An old friend of mine has come down with an alarming new affliction this spring. Garage sales. All of sudden he can't drive past a garage sale.
We'll be out in the country. He'll see a garage sale sign in the ditch and that will be it. We'll have to stop.
And there it will be: American middle class life, spread before us on folding tables. Baby clothes. Time-Life books. Outdated computer programs and components. Broken game systems. Joyless joysticks. Exercycles. Anything ever sold via infomercial, including Ginsu knives, Salad Shooters and cast-aside Thighmasters.
Why is there always a Thighmaster?
He's looking for fishing gear, baseball gloves and a horseshoe set for his yard. He walks up and chats up the locals like a pro. I, on the other hand, tend to hang back. Something about garage sales horrifies me.
All that stuff, it's a window into these peoples' lives. Every table tells a story I don't want to hear or read.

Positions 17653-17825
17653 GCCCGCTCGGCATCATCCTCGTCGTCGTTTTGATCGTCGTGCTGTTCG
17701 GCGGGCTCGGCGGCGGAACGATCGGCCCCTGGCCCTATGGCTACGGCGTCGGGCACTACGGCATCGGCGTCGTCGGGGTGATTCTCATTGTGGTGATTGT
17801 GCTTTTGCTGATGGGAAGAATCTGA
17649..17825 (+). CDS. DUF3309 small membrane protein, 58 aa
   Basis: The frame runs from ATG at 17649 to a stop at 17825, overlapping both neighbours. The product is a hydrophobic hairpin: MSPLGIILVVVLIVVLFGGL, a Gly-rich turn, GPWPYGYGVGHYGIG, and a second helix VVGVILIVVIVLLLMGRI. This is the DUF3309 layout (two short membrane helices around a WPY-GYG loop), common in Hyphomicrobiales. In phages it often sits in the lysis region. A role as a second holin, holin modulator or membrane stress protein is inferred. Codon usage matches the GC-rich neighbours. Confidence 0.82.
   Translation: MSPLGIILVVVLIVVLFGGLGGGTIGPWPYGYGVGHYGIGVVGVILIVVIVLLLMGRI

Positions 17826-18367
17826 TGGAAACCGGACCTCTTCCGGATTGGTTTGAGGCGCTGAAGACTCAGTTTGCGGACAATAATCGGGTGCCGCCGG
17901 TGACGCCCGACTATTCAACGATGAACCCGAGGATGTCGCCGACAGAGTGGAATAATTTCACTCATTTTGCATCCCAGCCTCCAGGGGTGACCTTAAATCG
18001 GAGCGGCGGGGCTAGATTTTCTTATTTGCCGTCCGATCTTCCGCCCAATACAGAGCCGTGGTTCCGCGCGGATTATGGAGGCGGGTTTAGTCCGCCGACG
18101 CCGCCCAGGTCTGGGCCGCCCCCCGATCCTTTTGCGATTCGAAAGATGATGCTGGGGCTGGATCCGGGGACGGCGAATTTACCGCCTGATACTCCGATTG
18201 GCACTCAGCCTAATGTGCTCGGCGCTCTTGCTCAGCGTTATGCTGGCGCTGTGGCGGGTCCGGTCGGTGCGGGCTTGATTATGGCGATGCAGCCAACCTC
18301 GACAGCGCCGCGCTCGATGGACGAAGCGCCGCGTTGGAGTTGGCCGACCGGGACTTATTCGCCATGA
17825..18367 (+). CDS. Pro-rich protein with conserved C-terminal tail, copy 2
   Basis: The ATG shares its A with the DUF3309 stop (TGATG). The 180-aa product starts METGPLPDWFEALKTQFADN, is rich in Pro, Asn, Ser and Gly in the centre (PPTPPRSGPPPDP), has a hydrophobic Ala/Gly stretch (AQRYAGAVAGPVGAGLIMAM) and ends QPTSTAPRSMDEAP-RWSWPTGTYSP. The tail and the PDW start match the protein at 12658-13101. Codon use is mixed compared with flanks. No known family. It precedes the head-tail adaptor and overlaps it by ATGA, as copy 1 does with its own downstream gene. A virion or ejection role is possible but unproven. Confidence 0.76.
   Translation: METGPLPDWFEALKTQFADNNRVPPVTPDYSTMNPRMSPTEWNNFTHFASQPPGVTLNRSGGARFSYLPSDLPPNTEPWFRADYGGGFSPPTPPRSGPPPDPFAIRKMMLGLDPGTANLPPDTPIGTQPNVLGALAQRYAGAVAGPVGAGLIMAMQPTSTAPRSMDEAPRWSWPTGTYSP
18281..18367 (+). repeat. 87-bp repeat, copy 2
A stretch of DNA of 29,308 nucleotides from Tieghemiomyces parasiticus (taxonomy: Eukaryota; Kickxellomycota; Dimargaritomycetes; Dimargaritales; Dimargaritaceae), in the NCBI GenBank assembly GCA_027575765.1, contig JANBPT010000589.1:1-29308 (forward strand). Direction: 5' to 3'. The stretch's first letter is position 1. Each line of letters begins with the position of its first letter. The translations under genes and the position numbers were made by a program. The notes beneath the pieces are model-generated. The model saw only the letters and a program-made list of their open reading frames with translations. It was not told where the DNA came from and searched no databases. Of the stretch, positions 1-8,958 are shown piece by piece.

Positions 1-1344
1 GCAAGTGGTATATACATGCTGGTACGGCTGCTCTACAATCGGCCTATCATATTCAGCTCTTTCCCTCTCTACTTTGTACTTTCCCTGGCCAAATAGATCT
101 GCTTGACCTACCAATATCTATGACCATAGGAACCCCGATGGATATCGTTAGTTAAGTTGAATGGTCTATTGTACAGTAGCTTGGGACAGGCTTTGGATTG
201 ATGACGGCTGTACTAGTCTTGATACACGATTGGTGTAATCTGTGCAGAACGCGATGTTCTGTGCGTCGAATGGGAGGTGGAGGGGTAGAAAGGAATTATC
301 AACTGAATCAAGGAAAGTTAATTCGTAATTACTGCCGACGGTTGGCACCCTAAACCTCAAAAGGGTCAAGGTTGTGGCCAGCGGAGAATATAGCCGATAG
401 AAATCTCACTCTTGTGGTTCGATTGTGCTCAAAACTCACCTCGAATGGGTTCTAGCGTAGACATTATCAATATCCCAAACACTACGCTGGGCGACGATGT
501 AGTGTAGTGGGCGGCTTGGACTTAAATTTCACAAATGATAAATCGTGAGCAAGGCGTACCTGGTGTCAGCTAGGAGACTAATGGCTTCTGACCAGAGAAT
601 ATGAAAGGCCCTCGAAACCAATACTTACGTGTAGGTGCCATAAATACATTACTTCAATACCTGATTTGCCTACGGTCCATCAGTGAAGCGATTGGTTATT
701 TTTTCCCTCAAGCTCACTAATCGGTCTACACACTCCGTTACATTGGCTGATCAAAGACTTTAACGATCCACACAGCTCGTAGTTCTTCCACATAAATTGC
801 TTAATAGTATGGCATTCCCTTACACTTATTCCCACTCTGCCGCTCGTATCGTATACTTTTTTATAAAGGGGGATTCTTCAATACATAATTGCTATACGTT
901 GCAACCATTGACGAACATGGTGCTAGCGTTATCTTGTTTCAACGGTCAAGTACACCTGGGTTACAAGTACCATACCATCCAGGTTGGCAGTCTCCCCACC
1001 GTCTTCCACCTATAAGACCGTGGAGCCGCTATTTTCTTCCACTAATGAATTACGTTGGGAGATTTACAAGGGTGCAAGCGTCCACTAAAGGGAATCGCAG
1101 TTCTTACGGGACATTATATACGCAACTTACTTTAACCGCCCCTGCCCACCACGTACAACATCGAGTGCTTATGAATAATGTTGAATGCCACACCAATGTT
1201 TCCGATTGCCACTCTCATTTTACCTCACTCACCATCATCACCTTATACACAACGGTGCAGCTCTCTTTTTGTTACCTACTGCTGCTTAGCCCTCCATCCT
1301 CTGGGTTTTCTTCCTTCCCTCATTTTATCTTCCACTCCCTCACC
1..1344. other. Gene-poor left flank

Look. There, near the Thighmaster. All those diet books. Twenty-five cents each. And a bathroom scale...
Every item seems to be a hobby or gizmo tried -- a hobby or gizmo set aside, boxed up and, now "garage saled" down the road.
The humanity, the humanity.
Then we'll run into a garage sale by guys for guys. One with coffee cans full of nuts and bolts. And pulleys and rusty pipe wrenches. And, maybe, for my buddy, an old Pflueger Supreme bait casting fishing reel on a steel rod from back when fishing was really fishing -- marked six bucks, but my buddy will talk them down to two.
And we'll proceed down the road, his latest treasure rolling around in the back of the truck. And we'll get back to his place and he'll put it in the garage with the bikes and the chain saws he's going to get around to fixing someday and his golf clubs that have gone out of style and all the rest of his stuff.
And he'll stand there, hands on hips, surveying his empire.
"Too much stuff," he'll mutter, "way too much stuff.
"Maybe I ought to have a garage sale."
Fine with me. As long as there isn't a Thighmaster.